Astrid was an 85-year-old woman who only spoke German.* She was also the only resident in our community who spoke German.
Besides a few staff members, including myself, no one else spoke any German. It didn’t take a lot of work, however, to realize that she was very, very angry about being locked in a community.
Astrid stood, fists clenched, pounding on the front door.
“OPEN THE DOOR!” she screamed in her native language. Staff members crowded her, trying to calm her down. No mix of German or English was going to calm this woman. She only wanted out.
The best thing to do was to let Astrid be. Anytime someone attempted to speak to her, she would just start yelling. We kept an eye on her, but gave her some space.
Eventually, after she calmed down a little, I approached her.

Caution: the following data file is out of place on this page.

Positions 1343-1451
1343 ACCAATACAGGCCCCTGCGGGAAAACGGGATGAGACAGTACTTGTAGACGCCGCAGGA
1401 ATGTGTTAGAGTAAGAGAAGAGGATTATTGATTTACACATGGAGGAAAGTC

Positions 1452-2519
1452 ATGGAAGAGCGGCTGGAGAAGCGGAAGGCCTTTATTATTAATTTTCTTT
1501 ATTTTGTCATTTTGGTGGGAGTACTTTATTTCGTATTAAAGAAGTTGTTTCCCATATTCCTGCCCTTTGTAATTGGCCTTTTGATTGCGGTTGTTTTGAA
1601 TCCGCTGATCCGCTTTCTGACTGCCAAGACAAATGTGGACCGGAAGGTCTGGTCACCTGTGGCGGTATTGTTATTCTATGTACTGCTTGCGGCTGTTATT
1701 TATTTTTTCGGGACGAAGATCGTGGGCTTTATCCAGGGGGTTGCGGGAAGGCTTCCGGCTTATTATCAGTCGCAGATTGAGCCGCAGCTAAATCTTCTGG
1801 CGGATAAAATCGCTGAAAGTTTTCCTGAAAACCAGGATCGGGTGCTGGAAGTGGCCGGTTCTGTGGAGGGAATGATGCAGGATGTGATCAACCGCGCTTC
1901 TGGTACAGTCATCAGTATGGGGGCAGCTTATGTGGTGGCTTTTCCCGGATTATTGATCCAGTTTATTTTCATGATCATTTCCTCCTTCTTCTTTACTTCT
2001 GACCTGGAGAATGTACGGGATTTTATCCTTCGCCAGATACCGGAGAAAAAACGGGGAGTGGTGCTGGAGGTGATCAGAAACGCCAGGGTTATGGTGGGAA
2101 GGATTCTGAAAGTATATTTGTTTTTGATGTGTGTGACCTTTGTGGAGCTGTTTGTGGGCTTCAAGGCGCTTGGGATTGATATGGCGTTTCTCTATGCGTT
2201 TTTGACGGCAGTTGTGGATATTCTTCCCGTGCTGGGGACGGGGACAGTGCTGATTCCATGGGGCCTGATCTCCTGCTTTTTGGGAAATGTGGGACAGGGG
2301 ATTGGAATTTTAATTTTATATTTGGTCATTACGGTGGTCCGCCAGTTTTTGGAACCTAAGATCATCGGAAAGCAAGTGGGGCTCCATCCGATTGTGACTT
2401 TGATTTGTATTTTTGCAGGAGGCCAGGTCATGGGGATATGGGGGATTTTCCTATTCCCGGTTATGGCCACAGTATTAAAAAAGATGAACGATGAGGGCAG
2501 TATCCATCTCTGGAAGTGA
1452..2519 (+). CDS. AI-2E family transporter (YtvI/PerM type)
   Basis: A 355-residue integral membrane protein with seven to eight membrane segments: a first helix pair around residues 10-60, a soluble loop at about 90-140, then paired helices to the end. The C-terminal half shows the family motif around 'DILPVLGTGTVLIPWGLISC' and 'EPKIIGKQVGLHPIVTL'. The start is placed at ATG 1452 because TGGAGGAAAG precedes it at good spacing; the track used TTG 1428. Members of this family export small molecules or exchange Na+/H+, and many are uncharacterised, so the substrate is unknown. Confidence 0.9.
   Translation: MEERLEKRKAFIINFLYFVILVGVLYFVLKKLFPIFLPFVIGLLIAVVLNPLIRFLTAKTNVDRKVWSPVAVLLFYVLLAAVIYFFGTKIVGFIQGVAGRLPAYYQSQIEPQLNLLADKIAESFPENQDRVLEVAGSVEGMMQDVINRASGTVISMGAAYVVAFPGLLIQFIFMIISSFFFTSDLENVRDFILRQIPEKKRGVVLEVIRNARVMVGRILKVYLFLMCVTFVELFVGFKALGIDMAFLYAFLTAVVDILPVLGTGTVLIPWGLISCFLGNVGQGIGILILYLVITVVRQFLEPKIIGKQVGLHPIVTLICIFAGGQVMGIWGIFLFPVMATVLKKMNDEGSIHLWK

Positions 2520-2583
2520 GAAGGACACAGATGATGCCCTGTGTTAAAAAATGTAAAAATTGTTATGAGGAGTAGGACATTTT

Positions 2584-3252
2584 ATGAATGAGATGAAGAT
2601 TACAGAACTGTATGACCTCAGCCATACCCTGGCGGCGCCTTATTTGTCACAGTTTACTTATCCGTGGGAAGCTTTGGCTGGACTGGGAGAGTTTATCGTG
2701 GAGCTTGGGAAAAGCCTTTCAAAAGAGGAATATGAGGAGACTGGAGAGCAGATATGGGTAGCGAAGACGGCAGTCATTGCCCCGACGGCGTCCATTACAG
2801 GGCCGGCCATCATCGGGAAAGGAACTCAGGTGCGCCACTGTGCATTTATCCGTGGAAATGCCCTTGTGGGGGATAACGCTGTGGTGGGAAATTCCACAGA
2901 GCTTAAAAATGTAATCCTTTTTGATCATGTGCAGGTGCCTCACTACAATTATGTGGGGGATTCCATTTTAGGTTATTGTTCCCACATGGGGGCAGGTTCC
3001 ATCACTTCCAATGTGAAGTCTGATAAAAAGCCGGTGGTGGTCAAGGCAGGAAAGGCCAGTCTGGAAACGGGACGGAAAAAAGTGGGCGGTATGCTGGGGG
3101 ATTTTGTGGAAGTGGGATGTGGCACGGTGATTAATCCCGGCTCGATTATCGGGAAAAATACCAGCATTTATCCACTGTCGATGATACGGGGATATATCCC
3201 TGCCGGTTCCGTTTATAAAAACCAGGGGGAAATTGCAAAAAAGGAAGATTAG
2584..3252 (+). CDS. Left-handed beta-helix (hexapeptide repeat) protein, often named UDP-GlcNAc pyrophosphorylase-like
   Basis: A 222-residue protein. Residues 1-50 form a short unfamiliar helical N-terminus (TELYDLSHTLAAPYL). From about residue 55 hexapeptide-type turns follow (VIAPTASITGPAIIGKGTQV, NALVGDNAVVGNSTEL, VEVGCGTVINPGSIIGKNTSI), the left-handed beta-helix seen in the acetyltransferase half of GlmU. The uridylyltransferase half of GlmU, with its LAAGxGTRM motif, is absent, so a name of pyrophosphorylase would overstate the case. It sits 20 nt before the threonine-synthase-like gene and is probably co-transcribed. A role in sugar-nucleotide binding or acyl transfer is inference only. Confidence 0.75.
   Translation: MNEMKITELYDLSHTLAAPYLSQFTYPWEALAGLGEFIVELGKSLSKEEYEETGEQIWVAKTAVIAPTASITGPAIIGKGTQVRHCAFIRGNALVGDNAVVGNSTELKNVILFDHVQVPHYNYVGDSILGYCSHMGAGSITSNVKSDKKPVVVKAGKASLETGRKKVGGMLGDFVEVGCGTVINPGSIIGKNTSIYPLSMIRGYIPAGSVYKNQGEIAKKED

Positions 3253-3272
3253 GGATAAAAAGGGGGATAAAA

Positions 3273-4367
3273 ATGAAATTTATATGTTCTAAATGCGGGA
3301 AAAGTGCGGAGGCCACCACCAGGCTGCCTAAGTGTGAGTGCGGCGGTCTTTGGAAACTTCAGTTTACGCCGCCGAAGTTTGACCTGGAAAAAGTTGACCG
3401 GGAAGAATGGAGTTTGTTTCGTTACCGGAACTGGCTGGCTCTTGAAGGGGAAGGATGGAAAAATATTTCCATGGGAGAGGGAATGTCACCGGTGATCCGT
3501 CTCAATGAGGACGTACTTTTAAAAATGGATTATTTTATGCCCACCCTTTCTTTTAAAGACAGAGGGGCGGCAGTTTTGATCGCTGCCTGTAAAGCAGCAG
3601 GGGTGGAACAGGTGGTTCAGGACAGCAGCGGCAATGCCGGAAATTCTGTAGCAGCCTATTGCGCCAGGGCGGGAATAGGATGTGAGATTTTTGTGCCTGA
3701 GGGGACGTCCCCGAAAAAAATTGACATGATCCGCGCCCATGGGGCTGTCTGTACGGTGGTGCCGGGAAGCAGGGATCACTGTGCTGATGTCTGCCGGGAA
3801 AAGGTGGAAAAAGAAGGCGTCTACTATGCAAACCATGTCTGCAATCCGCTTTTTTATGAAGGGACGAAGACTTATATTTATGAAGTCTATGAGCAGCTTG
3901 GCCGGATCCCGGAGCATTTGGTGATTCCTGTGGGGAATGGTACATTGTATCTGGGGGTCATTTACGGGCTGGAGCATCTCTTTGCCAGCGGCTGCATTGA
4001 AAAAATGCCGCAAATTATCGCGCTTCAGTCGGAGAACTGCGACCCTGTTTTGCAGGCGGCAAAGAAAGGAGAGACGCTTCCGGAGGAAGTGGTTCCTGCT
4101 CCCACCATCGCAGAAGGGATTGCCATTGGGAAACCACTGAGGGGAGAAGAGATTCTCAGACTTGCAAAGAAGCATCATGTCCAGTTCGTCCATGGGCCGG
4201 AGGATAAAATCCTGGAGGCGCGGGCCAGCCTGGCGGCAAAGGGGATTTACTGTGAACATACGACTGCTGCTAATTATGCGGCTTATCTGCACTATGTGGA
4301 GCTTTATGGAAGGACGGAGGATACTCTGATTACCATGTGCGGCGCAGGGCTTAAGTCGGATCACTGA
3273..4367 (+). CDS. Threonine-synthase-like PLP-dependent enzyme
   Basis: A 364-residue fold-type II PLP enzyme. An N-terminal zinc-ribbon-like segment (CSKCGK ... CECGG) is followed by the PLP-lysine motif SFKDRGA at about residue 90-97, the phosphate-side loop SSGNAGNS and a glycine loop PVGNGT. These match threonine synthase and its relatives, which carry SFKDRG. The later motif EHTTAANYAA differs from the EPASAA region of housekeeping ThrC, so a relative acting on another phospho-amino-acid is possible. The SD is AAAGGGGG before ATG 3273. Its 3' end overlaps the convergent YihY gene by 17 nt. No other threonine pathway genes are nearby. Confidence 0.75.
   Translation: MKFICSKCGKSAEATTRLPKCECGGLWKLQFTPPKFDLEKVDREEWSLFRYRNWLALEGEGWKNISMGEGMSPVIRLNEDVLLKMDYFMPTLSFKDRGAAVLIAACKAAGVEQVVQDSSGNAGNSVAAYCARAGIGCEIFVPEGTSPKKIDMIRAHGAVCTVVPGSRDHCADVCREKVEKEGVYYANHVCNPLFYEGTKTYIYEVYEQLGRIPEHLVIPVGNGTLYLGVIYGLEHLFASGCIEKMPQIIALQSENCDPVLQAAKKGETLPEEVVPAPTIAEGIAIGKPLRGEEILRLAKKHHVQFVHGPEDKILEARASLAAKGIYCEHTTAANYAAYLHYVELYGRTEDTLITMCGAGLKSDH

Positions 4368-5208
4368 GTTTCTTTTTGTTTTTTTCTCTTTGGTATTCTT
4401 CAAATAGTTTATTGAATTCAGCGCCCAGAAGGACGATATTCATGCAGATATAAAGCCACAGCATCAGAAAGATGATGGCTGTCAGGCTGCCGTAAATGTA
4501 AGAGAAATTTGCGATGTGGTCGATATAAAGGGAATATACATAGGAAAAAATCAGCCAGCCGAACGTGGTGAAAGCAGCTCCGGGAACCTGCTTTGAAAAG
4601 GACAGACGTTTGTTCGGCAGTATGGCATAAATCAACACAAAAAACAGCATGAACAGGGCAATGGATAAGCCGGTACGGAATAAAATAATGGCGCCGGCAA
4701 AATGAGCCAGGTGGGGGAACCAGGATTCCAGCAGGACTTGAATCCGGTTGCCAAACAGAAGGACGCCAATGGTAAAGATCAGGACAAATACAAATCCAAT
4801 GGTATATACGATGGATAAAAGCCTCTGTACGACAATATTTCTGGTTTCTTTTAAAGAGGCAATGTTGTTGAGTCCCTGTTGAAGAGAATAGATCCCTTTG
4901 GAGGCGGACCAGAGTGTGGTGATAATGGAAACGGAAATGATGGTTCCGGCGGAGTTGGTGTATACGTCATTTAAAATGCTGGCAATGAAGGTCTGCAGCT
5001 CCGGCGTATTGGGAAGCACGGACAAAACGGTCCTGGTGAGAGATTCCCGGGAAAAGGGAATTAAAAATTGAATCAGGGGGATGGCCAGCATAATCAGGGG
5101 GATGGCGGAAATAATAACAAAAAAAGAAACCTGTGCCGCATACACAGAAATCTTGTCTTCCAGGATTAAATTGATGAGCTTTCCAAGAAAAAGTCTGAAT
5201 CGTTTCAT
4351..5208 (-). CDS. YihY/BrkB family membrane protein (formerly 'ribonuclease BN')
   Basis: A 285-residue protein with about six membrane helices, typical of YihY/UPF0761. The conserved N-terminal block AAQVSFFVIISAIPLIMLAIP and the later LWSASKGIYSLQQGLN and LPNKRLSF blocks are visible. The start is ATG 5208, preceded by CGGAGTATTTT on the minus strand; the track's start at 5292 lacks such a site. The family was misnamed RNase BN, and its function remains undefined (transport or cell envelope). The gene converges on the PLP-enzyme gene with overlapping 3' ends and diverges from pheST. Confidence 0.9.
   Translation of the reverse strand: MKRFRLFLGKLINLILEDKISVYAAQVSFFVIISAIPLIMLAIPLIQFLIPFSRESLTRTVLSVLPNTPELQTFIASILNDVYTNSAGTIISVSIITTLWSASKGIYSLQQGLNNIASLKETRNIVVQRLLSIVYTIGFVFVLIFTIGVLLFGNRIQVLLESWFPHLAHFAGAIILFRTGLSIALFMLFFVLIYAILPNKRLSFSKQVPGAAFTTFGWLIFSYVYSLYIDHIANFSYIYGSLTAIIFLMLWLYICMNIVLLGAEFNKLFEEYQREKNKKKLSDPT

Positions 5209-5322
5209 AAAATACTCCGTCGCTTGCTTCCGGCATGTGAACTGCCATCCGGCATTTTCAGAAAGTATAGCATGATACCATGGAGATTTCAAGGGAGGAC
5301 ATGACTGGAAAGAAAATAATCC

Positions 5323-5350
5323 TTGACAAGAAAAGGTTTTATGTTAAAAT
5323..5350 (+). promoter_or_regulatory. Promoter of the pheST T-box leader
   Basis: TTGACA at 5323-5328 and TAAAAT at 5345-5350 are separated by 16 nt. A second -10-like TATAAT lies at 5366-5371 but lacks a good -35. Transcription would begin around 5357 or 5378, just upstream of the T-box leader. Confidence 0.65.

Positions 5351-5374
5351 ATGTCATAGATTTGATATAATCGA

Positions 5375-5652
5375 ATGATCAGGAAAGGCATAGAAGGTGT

“Do you want to help me in the kitchen?” I asked in German. I knew that Astrid loved to cook, and we were baking brownies. She eyed me suspiciously, but followed me to the kitchen.
She sat down with six other residents and immediately reached for the mixing bowl. A volunteer who was fluent in German came by to assist us in translating. Next thing you know, Astrid was enjoying herself. She was laughing, talking, and instructing me that the “mix was too dry.”
Astrid spent the rest of the day in a much happier state than she had before. She spent nearly 45 minutes reading to the volunteer from her beloved Bible and ate one of the brownies we had baked. She enjoyed playing a ball game with the rest of the residents, and even liked the singer who came in to perform for everyone.
Dementia care is the same in every language.
Side note: Astrid’s family told us that she used to speak English, but no longer knows how. I know that she sometimes understands me when I speak English, but she does not seem to realize that she understands. When people have dementia, often they switch back to speaking in their native tongue, even if they do not realize that’s what is happening.
*As always, details have been changed.